Mali will hold a presidential election on July 28, according to a draft law adopted by the cabinet as the nation struggles to move on from war and an 18-month political crisis.
Mali’s government announced the elections on Monday in a communique that set out the dates for the campaign and runoff elections.
The announcement suggests that the West African country is serious about holding the ballot, despite the fact that the capital of one of the country’s northern provinces remains under the control of an anti-government group.
“The campaign will open on Sunday, July 7 at midnight and close at midnight on July 26,” the draft law read.
Acting President Dioncounda Traore has said that neither he nor his ministers will stand in the polls, which will go to a second round on August 11 if required.
The ballot would be the first since a coup in March 2012 that ousted Mali’s democratically elected president just months before he was due to step down at the end of his final term in office.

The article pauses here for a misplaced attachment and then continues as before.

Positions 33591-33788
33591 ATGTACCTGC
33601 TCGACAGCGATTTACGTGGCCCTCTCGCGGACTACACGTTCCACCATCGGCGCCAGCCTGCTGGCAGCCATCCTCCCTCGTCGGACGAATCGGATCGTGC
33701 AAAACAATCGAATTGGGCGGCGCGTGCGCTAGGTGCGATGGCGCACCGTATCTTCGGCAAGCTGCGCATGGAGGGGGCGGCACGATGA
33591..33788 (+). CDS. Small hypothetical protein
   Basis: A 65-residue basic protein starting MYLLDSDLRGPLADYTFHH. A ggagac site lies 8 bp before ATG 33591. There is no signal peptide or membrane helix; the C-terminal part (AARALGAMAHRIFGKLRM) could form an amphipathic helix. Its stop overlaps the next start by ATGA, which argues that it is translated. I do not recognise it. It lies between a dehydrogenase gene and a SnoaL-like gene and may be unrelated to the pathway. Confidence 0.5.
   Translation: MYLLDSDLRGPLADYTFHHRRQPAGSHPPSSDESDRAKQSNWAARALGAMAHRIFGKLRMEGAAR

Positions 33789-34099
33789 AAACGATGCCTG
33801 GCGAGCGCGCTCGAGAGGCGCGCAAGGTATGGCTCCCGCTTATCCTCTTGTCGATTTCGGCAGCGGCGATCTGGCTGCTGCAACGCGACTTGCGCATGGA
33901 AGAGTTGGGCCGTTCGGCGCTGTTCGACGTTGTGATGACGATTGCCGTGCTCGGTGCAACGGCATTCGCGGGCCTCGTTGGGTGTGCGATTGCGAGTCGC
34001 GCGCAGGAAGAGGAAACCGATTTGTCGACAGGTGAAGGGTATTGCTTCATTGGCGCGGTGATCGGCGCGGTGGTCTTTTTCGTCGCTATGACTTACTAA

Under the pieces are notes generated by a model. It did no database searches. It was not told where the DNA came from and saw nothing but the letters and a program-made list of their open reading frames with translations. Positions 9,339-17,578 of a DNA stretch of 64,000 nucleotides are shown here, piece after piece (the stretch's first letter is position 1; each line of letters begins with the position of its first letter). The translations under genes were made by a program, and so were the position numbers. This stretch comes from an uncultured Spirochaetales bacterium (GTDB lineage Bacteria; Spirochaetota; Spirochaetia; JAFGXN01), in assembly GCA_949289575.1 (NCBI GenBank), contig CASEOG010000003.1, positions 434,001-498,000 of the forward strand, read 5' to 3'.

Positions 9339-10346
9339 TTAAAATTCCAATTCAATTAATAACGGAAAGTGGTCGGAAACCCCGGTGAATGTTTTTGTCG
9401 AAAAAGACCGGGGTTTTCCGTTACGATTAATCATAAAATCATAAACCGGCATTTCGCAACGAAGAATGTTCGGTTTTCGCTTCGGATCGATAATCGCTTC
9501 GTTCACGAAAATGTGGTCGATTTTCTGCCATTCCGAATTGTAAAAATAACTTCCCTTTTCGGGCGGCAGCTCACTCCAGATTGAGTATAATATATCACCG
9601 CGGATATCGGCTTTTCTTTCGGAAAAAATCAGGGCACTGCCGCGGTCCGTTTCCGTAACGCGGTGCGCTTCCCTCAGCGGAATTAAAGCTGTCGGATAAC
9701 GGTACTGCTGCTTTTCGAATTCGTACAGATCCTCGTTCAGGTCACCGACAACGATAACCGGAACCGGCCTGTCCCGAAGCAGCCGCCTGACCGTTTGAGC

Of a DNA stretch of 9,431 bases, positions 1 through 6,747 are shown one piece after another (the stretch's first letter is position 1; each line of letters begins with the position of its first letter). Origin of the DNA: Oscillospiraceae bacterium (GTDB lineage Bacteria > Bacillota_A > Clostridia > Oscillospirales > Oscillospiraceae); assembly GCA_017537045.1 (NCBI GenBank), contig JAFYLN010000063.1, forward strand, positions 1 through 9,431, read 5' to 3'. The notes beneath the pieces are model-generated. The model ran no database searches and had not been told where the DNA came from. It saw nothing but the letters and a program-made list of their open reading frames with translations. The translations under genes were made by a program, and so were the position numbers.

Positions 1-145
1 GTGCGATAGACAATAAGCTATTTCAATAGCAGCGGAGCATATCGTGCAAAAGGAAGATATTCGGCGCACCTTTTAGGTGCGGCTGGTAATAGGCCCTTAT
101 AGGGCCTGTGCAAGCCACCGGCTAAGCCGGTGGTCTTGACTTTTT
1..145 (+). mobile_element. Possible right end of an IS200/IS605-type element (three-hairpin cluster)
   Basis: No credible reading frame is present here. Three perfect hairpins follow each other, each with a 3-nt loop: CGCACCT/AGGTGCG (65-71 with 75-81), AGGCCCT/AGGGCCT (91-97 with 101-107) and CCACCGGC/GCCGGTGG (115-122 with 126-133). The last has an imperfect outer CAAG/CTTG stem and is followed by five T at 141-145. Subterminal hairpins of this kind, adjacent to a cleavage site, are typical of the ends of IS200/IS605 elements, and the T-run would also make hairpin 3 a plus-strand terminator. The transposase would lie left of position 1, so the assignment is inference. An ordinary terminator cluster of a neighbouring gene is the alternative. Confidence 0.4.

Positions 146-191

The coup created an opening that allowed groups allied with al-Qaeda to seize northern Mali.
France, which sent more than 4,000 troops to Mali in January to try to free the north and plans to reduce that number to 1,000 before the end of 2013, has been pushing for a quick election in the hopes of restoring the country’s constitutional rule.
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It is looking to hand over security to the Malian government and to a soon-to-be created United Nations peacekeeping force, which will number about 6,300.
French Mali envoy and former Foreign Minister Tiebile Drame, speaking in Burkina Faso, confirmed the dates of the elections.
He said there were high hopes that “we can move quickly towards the signing of an interim accord permitting the holding of the presidential election throughout the whole national territory of Mali”.
He was attending talks with Burkinabe President Blaise Compaore, the regional mediator in the Mali crisis.
One of the Mali rebel delegates, also in the Burkina capital Ouagadougou for talks on the crisis, gave a guarded welcome to news of the election date.
Hamada Ag Bibi, head of the High Council for the unity of Azawad (HCUA) said his group would “not oppose” the holding of the poll which could usher in “a legitimate power”, a president who could then hold negotiations on the future of Azawad.